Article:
Abstract [en]

Lithium metal batteries (LMBs) are potential candidates for powering portable electronic devices and for electromobility. However, utilizing the reactive Li metal electrode means tackling serious challenges in terms of safety risks. A better understanding of electrolytes and solid electrolyte interphase (SEI) formation are highly important in order to improve these issues.

In this thesis, density functional theory (DFT) and molecular dynamics (MD) are used to explore novel electrolyte systems and the interfacial chemistry of electrolyte/Li metal surfaces. In the first part, the electronic structure and possible decompositions pathways of organic carbonates at the Li metal surface are investigated, which provide information about initial SEI formation. Computed X-ray photoelectron spectroscopy (XPS) for these interfacial compounds is used as a tool to find likely electrolyte decomposition pathways and are supported by direct comparison with the experimental results. The electronic structure and computed XPS spectra of electrolyte solvents and the LiNO3 additive on Li metal by DFT provide atomistic insights into the interphase layer.

Solid polymer electrolytes (SPEs) are promising electrolytes to be used with the Li metal electrode. In the second part of the thesis, MD simulations of poly(ethylene oxide) (PEO) doped with LiTFSI salt/Li metal interface demonstrate the impact of the surface on the structure and dynamics of the electrolyte. A new interfacial potential model for MD simulations is also developed for the interactions at the SPE/metal interface, which can better capture this chemical interplay. Moreover, the approach to improve the ionic conductivity of SPEs by adding side-chains to the backbone of polymers is scrutinized through MD simulations of the poly(trimethylene carbonate) (PTMC) system. While providing polymer flexibility, a hindering effects of the side-chains on Li+ ion diffusions through reduced coordination site connectivity is observed.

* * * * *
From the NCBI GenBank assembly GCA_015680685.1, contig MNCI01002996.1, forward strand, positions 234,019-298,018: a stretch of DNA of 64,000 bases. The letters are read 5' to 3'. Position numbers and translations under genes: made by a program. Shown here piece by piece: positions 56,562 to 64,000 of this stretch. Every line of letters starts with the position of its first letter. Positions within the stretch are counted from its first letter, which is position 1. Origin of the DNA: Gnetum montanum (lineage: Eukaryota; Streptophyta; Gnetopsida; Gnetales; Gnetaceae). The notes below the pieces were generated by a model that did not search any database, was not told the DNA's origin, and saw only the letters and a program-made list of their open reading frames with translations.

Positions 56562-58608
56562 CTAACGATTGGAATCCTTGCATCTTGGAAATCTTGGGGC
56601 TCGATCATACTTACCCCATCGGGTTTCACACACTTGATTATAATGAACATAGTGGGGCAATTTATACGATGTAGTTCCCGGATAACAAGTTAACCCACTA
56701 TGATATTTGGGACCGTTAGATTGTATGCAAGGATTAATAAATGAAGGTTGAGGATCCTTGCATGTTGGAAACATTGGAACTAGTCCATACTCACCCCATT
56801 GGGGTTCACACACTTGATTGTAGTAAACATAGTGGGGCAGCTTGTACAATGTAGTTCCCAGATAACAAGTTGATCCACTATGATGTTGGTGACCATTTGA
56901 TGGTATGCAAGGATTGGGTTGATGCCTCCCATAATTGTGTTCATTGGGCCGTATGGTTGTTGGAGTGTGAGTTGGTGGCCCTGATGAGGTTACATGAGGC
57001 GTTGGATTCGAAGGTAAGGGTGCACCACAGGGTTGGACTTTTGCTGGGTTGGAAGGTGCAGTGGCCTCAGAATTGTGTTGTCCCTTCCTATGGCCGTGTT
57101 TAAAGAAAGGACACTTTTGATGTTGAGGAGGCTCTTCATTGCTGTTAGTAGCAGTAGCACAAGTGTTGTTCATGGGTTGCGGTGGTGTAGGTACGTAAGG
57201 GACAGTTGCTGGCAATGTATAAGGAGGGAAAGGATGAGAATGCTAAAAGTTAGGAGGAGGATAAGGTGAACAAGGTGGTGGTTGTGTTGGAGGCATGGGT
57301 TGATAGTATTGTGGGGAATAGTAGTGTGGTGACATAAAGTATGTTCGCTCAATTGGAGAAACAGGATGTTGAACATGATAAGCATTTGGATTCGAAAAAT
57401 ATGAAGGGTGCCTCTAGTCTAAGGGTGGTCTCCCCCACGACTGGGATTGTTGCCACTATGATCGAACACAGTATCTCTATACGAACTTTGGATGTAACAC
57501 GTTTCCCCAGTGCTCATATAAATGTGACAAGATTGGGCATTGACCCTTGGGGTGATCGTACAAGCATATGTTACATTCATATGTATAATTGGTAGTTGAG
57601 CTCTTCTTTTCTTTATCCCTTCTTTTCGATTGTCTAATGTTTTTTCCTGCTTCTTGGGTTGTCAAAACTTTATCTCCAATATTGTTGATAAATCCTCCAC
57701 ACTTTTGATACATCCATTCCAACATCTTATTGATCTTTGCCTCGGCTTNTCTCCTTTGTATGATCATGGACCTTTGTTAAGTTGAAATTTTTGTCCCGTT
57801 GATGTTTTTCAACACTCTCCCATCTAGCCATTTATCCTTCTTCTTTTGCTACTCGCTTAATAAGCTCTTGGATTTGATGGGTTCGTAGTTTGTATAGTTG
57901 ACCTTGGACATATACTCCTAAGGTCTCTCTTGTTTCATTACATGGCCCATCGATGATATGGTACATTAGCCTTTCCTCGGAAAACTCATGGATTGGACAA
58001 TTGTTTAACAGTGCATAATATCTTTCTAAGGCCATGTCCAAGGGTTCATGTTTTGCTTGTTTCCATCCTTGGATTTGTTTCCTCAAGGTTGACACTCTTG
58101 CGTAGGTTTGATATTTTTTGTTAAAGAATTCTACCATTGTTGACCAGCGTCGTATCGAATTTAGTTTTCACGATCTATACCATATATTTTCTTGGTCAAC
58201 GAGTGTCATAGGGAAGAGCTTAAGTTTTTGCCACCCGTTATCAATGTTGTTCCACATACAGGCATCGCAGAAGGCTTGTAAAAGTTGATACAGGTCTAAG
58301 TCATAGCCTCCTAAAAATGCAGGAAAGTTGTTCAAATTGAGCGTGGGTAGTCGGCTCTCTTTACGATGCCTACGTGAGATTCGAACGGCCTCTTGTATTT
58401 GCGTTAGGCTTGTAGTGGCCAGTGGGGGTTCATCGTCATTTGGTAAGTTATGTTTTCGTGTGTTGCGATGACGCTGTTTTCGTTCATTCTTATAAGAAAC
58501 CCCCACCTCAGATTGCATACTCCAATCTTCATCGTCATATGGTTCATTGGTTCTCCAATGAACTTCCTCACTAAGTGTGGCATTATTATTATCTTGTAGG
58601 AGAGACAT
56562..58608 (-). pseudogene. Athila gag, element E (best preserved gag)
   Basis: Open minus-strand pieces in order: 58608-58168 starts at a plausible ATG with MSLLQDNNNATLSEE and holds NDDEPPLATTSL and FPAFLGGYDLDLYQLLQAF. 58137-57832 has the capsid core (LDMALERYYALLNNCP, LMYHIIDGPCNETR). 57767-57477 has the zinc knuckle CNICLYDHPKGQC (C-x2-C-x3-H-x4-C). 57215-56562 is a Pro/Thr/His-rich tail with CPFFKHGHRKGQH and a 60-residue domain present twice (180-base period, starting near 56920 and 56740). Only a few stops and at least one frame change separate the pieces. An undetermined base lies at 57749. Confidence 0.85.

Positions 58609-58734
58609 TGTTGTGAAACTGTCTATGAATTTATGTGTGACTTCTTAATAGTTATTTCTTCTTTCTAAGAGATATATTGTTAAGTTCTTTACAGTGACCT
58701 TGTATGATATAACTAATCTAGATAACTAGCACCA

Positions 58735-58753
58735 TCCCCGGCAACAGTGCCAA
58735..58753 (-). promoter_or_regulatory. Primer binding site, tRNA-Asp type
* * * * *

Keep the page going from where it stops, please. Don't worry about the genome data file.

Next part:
In the final part, different polymer hosts interacting with Li metal are explored, and rapid decomposition of polycarbonates and polyester on the surface is seen. The complexes of these polymers with LiTFSI and LiFSI showed significant changes in the computed electrochemical stability window and salt degradations. Lastly, Li2O was obtained by DFT calculations as a thermodynamically stable layer on the surface of the Li metal oxidized by PEO.

The modelling studies performed in this thesis highlight the applicability of these techniques in order to probe the SEI and electrolyte properties in LMBs at the atomistic level.

Ort, förlag, år, upplaga, sidor
Uppsala: Acta Universitatis Upsaliensis, 2019. s. 81
Serie
Digital Comprehensive Summaries of Uppsala Dissertations from the Faculty of Science and Technology, ISSN 1651-6214 ; 1830
Nyckelord
Li-metal battery, solid polymer electrolyte, density functional theory, molecular dynamics simulation, solid electrolyte interphase
Nationell ämneskategori
Naturvetenskap
Identifikatorer
urn:nbn:se:uu:diva-390066 (URN)978-91-513-0703-9 (ISBN)
Disputation
2019-09-20, Polhemsalen, 10134, Ångstrom Laboratory, Lägerhyddsvägen 1, Uppsala, 09:15 (Engelska)
Opponent
Handledare
Tillgänglig från: 2019-08-30 Skapad: 2019-08-05 Senast uppdaterad: 2019-09-17